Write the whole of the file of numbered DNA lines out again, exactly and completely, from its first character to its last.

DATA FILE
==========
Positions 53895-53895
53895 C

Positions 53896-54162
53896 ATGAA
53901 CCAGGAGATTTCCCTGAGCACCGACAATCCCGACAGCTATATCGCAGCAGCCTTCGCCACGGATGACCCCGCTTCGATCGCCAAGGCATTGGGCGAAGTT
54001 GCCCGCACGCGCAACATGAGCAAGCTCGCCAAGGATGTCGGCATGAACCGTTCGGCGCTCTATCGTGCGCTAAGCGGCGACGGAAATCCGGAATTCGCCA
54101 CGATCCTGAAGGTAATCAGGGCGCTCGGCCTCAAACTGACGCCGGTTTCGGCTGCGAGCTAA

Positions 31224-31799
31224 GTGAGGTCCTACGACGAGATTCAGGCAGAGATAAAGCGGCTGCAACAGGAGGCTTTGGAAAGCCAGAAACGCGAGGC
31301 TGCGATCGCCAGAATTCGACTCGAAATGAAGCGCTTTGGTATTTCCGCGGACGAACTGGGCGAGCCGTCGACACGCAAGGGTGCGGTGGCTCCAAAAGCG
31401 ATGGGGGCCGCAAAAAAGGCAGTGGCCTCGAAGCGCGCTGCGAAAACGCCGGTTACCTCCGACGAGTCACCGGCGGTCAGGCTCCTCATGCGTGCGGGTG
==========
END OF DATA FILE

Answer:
Positions 53895-53895
53895 C

Positions 53896-54162
53896 ATGAA
53901 CCAGGAGATTTCCCTGAGCACCGACAATCCCGACAGCTATATCGCAGCAGCCTTCGCCACGGATGACCCCGCTTCGATCGCCAAGGCATTGGGCGAAGTT
54001 GCCCGCACGCGCAACATGAGCAAGCTCGCCAAGGATGTCGGCATGAACCGTTCGGCGCTCTATCGTGCGCTAAGCGGCGACGGAAATCCGGAATTCGCCA
54101 CGATCCTGAAGGTAATCAGGGCGCTCGGCCTCAAACTGACGCCGGTTTCGGCTGCGAGCTAA

Positions 31224-31799
31224 GTGAGGTCCTACGACGAGATTCAGGCAGAGATAAAGCGGCTGCAACAGGAGGCTTTGGAAAGCCAGAAACGCGAGGC
31301 TGCGATCGCCAGAATTCGACTCGAAATGAAGCGCTTTGGTATTTCCGCGGACGAACTGGGCGAGCCGTCGACACGCAAGGGTGCGGTGGCTCCAAAAGCG
31401 ATGGGGGCCGCAAAAAAGGCAGTGGCCTCGAAGCGCGCTGCGAAAACGCCGGTTACCTCCGACGAGTCACCGGCGGTCAGGCTCCTCATGCGTGCGGGTG